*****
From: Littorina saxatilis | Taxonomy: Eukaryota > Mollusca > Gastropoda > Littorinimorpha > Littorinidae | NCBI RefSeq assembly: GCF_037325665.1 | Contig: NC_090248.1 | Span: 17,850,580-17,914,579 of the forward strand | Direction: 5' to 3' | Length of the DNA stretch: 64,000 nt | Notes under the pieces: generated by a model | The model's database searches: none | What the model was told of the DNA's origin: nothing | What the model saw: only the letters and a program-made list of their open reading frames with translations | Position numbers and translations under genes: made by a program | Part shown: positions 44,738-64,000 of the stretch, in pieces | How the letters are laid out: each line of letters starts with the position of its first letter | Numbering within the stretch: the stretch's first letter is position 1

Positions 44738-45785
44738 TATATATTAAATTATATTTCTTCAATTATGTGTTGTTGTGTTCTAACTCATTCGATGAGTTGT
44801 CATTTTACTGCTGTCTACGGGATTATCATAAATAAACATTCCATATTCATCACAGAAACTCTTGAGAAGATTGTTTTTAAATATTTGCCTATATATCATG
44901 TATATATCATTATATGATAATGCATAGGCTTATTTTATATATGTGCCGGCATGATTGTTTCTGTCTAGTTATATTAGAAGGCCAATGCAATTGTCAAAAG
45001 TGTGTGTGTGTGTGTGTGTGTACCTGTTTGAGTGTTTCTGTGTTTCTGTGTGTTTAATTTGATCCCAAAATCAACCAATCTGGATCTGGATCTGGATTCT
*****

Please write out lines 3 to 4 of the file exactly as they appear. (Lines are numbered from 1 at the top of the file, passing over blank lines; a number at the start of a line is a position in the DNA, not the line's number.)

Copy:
44738 TATATATTAAATTATATTTCTTCAATTATGTGTTGTTGTGTTCTAACTCATTCGATGAGTTGT
44801 CATTTTACTGCTGTCTACGGGATTATCATAAATAAACATTCCATATTCATCACAGAAACTCTTGAGAAGATTGTTTTTAAATATTTGCCTATATATCATG